The Pentagon is cracking down on the sale of Chinese-designed phones and other devices over hacking concerns.
The Defense Department announced Wednesday that it is banning the sale of phones made by Chinese-based companies Huawei and ZTE on military bases worldwide over worries that the companies could hack the phones and use them to gather intelligence for the Chinese government.
“Huawei and ZTE devices may pose an unacceptable risk to Department’s personnel, information and mission,” said Pentagon spokesman Major Dave Eastburn. “In light of this information, it was not prudent for the department’s exchanges to continue selling them to DOD personnel.”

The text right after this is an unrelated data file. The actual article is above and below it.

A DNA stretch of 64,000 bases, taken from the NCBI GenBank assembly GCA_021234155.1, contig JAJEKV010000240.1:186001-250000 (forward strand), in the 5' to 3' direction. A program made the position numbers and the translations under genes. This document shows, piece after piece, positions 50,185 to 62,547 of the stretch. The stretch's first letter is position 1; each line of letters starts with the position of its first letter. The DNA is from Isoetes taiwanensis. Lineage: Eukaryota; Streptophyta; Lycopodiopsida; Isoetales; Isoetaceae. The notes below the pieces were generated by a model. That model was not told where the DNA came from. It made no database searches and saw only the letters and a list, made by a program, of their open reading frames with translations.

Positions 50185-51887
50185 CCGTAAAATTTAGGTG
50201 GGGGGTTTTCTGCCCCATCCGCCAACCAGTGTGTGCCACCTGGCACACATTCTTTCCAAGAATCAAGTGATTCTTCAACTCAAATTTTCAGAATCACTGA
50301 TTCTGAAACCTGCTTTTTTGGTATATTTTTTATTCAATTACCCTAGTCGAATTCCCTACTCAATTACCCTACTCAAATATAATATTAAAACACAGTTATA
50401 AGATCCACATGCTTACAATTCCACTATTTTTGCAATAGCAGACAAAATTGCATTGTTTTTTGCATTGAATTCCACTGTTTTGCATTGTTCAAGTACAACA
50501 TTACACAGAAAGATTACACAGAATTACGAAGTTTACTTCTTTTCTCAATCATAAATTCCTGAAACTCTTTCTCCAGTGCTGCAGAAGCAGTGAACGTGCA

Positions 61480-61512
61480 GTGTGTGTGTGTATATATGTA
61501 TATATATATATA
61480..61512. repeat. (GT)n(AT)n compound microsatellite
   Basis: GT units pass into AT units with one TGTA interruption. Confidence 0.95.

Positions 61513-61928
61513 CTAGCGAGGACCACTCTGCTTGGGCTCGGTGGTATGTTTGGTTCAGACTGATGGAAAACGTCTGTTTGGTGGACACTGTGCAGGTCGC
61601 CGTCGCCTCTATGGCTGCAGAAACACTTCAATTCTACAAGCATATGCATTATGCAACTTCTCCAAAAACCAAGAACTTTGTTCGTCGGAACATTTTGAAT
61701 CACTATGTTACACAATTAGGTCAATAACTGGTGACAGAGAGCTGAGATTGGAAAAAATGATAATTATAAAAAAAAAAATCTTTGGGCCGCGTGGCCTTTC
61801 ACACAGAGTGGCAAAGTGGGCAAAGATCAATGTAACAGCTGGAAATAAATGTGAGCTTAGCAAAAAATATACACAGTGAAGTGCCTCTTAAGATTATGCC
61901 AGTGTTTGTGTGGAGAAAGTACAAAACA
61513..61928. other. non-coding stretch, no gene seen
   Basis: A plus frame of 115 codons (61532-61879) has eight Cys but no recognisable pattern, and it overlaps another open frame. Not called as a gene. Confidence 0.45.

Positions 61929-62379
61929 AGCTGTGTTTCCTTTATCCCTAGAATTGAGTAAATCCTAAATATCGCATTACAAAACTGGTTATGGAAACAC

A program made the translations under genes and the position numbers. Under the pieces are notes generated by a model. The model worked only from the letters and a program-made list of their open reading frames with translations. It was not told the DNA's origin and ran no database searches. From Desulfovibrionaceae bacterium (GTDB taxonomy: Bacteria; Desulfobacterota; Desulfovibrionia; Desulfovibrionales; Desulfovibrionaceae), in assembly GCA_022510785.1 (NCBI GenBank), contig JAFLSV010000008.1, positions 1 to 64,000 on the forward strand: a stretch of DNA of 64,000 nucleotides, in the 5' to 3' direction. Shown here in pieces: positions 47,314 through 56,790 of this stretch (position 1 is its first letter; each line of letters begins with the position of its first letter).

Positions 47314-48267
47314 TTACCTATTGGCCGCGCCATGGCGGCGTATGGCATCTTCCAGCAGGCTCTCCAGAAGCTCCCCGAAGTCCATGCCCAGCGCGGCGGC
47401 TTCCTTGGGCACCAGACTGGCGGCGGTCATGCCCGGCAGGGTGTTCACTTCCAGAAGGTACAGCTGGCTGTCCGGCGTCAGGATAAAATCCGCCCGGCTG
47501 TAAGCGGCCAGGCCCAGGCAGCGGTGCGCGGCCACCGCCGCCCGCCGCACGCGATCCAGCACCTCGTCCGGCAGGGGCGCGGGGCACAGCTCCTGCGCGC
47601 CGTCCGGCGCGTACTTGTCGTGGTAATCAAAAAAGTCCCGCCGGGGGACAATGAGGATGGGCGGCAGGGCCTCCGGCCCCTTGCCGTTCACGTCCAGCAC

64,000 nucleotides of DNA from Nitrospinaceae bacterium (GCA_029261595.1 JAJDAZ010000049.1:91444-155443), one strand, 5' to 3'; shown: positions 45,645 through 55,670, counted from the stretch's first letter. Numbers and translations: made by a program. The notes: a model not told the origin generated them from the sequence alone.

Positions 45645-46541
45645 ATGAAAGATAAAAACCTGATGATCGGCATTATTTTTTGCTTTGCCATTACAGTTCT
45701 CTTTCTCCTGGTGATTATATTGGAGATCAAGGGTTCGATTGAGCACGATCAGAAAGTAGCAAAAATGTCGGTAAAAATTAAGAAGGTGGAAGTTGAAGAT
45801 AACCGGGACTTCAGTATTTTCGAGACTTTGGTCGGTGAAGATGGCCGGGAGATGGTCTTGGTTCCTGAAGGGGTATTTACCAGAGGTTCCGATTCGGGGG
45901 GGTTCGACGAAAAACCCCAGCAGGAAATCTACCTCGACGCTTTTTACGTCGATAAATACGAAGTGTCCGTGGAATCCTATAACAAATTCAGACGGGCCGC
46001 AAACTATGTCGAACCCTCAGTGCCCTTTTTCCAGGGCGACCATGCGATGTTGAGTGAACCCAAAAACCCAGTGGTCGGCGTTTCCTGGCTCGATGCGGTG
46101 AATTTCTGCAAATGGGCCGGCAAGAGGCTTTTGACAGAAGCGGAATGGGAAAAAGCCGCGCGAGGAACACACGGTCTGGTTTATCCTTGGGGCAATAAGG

Military personnel are still currently allowed to buy a Huawei or ZTE device for personal use from stores off base. DoD is considering issuing a wider advisory about the brands and their devices, however.
The Defense Department isn’t alone in its concern about these companies and the security threat their technology could pose.
Lawmakers and intelligence officials raised alarm in February over the possibility of Chinese espionage through Huawei and ZTE devices. The Federal Communications Commission submitted a proposal in March that would make it more difficult for U.S. telephone and Internet companies to purchase these companies’ products.